Which brings me back full circle to my closing session dilemma: would a very eclectic public audience of mixed race, faith and gender be willing to embrace Sparknow’s participative work-shopping approach?
Here’s what I did:
- rearrange the room by stacking previously unused chairs to get a much tighter feeling among the delegates.
- prepare a brief presentation with plenty of illustrations to provide a backdrop to a conversation about how information and knowledge professionals needed to adapt.
- ask the other panellists to sit in the audience for most of the session and use them as catalysts for conversations.
- invite the delegates to consider what their three ‘takeaways’ are from the event (including the exhibition) and then to have a conversation with the person next to them about their choices.
- at this point my fellow panellists (Robert, Bonnie and Waltraut) and I engage with anyone looking left out and the level of animated conversation bears testimony to a willingness to have a say at least in a small group.
- I now want to invite the delegates to voice opinions but fear asking them from behind a lectern will be unproductive. Instead I pass the roving microphone to Robert Hillard (the keynote speaker and one of the panellists who is in the audience) to give me his. Robert bemoans the lack of a open forum for information professionals in the region.
- rather than give it back to me I invite him to select someone else in the audience and pass the microphone on to them. That simple act both diffuses and increases tension; everyone watches anxiously to see if they are selected but focuses on what they might say if they are. It has become much more light hearted and I am able to joke about who is next and throw in anecdotes as the mike moves around.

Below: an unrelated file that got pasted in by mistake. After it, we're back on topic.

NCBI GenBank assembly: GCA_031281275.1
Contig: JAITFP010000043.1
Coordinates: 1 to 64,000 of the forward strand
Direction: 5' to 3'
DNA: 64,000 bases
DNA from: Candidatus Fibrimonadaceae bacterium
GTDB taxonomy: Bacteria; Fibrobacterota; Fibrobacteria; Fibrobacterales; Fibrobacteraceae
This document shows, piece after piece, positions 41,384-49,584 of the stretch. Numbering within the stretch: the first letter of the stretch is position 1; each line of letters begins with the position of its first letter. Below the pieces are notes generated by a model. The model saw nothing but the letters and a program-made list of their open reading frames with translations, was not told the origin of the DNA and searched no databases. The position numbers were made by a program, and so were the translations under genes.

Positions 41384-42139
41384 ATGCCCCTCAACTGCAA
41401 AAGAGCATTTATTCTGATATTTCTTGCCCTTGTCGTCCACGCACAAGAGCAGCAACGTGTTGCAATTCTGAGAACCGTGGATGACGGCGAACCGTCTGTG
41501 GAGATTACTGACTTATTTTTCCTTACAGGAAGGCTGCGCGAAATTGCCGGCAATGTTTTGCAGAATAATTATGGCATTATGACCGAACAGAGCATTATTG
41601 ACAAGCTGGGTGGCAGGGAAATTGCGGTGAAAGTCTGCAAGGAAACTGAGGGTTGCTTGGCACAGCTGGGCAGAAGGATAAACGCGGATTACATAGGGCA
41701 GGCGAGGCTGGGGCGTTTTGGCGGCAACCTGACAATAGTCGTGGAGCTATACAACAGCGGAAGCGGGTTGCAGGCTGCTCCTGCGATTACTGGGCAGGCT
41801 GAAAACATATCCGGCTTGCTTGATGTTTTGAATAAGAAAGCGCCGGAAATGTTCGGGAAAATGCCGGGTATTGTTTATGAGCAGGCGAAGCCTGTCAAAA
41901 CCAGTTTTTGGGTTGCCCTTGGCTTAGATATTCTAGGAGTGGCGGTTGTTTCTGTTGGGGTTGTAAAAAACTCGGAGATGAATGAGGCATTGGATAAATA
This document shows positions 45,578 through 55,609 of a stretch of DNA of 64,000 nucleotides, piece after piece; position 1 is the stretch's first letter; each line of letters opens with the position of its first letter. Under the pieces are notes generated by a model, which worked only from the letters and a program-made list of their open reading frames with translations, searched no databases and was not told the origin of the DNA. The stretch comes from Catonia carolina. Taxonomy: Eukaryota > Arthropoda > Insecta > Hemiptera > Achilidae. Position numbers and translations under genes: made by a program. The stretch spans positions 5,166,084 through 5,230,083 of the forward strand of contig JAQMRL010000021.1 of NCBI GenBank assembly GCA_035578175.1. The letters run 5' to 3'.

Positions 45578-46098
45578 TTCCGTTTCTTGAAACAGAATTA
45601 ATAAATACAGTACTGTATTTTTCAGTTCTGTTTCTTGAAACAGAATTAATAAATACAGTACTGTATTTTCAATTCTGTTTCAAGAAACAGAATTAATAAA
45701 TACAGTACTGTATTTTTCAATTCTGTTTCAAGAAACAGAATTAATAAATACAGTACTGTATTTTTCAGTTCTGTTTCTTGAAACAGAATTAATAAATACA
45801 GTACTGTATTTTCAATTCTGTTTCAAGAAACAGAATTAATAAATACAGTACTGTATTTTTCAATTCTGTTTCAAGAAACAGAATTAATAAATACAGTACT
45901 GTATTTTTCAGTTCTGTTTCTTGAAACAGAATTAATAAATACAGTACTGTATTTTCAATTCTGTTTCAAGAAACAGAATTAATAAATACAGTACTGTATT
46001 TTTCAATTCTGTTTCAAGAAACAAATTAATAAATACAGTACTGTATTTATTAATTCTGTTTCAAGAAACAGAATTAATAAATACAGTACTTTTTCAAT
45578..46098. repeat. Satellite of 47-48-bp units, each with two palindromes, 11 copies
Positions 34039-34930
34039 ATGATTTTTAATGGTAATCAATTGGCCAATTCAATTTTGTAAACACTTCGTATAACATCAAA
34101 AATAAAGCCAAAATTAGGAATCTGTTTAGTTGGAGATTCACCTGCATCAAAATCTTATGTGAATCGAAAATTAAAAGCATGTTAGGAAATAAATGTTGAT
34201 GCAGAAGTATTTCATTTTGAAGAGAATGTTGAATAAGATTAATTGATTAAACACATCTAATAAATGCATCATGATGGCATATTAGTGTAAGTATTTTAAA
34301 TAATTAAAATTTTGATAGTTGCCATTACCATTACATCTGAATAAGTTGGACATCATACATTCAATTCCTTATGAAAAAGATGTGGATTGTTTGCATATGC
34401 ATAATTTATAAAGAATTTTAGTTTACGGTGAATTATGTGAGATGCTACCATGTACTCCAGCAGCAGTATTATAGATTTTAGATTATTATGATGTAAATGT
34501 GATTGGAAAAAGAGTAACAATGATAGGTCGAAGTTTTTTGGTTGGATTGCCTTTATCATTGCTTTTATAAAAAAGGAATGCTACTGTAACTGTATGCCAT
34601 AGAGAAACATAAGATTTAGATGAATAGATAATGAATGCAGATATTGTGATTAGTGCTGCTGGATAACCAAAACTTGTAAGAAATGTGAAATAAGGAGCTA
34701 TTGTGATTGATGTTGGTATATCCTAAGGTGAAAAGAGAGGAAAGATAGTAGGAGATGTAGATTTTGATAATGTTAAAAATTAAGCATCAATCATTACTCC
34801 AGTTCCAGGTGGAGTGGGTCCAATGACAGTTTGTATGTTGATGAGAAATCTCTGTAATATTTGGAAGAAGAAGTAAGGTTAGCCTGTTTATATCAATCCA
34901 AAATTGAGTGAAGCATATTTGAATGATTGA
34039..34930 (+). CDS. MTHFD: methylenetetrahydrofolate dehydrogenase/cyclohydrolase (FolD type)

- this continues for 20 minutes or so; everyone who wants to speak does; Lorna Candy the conference organiser of Incisive Media is taking note of the takeaways – a much better feedback loop than the usual tick box/score forms handed out at conference.
- the session concludes when I invite the panellists to take their places on the podium (a rather grand description for a table at the front) and give their own summaries which talk to the resonance of information literacy and the need to adopt language that business understands.
What were my takeaways from Online Information Asia Pacific?
- economic value of reusing public sector information in Asia is not understood though strangely the value of good curation is.
- conversely the museums sector don’t show digital collections on their website, a real opportunity lost since every other aspect of Hong Kong life including the Ding Ding is presented virtually as streaming video.
- laughter (not too loud) can overcome basic inhibitions and while its easy to offend an advance apology can go a long way to ensuring there is no lasting damage!
- when serving chicken remember the breast is what Westerners like; the legs and feet are tastier and considered more appropriate.